Tina Bake, Kim T.Hellgren, Suzanne L. Dickson
Presented at the European Obesity Summit, June 2016
Ghrelin is a gut peptide released from the empty stomach that increases food intake. It has also been linked to food-related behaviours such as food motivation, food reward and food anticipatory activity. Ghrelin levels in the blood are linked to meal pattern, increasing prior to feeding. To mimic human meal eating behaviour in animals we used a scheduled feeding (SF) paradigm in which rodents have ad libitum access to chow and in addition 2h access to highly palatable high fat diet (HFD). Previous studies with this paradigm have shown that both rats and mice will rapidly adapt their feeding behaviour and as a result binge-eat on HFD.
Here we sought to investigate the role of ghrelin during binge-like meal eating induced by SF. We utilised a combination of two different animal models: pharmacologically manipulated rats via acute administration of ghrelin or genetically modified mice lacking the growth hormone secretagogue receptor 1A (GHS-R1A). For acute injections of either ghrelin or vehicle into the lateral ventricle (ICV) or intra-VTA, rats were surgically implanted with guide cannulas and then habituated to SF for at least 2 weeks prior to injections. GHS-R1A-KO mice and their wildtype (WT) littermates were scheduled-fed for 4 weeks.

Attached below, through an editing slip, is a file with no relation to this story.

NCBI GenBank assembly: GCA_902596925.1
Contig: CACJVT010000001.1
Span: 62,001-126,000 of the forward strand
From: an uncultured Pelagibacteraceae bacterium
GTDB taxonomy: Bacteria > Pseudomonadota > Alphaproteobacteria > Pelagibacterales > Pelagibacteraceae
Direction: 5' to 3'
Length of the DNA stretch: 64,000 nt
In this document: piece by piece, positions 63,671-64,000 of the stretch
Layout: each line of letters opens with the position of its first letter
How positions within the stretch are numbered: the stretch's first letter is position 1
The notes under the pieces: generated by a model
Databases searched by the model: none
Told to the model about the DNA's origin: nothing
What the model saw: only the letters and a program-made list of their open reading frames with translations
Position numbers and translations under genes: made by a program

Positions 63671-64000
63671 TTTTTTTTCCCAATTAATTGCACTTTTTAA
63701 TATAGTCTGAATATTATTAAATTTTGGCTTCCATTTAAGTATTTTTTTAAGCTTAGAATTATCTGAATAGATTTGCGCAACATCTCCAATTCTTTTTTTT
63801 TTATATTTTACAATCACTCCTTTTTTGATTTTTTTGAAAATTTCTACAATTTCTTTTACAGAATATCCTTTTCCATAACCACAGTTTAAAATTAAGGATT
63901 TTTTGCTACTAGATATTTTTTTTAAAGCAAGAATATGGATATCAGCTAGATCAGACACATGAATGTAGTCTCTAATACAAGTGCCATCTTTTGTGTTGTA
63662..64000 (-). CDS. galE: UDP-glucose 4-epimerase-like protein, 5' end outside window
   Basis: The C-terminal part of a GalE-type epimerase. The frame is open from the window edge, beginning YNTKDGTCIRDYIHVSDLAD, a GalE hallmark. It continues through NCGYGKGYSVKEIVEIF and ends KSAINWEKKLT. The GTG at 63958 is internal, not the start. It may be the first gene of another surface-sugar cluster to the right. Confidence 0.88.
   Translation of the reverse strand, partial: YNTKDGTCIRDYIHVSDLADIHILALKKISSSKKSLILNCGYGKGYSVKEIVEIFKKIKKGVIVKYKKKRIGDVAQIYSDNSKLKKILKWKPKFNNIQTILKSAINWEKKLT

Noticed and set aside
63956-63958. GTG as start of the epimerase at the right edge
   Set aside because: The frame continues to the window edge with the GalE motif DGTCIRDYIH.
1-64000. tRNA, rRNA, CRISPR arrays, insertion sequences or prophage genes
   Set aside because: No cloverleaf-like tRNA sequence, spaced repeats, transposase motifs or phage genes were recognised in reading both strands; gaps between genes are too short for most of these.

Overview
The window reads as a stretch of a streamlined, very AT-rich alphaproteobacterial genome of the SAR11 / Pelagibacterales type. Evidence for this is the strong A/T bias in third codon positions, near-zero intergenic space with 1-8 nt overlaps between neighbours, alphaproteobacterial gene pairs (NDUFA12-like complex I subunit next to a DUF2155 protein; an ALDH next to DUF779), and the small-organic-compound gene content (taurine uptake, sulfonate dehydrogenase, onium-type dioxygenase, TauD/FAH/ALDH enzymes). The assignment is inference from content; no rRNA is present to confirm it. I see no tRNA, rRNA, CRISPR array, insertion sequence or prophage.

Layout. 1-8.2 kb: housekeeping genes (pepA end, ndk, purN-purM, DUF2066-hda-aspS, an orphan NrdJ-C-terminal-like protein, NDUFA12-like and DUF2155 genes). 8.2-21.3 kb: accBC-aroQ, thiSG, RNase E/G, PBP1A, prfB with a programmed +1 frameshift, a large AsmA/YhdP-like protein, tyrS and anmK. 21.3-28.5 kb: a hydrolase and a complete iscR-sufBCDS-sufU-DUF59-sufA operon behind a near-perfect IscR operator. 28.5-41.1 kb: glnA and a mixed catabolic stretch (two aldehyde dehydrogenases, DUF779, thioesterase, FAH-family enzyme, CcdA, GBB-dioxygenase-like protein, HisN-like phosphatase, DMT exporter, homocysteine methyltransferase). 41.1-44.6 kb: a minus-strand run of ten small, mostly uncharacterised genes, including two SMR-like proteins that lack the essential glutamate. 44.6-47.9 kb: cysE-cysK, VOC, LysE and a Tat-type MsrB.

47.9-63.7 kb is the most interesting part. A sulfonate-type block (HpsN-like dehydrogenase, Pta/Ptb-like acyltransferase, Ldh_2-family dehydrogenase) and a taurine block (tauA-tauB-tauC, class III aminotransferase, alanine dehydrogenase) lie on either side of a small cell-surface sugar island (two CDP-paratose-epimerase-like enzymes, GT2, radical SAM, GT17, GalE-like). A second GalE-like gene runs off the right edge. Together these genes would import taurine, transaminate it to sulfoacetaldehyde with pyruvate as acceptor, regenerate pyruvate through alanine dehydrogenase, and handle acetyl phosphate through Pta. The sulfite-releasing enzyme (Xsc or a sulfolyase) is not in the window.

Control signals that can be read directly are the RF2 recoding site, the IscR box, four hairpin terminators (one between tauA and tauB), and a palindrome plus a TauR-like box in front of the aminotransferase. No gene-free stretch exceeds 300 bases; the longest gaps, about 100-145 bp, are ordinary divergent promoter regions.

Remarkably and unexpectedly, we found that acutely injecting ghrelin ICV or intra-VTA resulted in a shift in food preference from high fat diet towards chow during the SF period without altering total daily energy consumption. However an increase of body weight was observed after ICV ghrelin. A fasting challenge also led to an increase in chow intake during the SF session but HFD intake did not reduce at the same time. GHS-R1A-KO mice were able to adapt and maintain large meals of HFD in a similar fashion as WT mice suggesting that the ghrelin signalling system may not have a critical role in acquisition or maintenance in this kind of feeding behaviour.
In conclusion, ghrelin appears to act as a modulating factor for binge-like eating behaviour by shifting the food preference towards a healthier choice (from HFD to chow), effects that were clearly divergent from fasting.
Supported by EC (Nudge-it, 607310).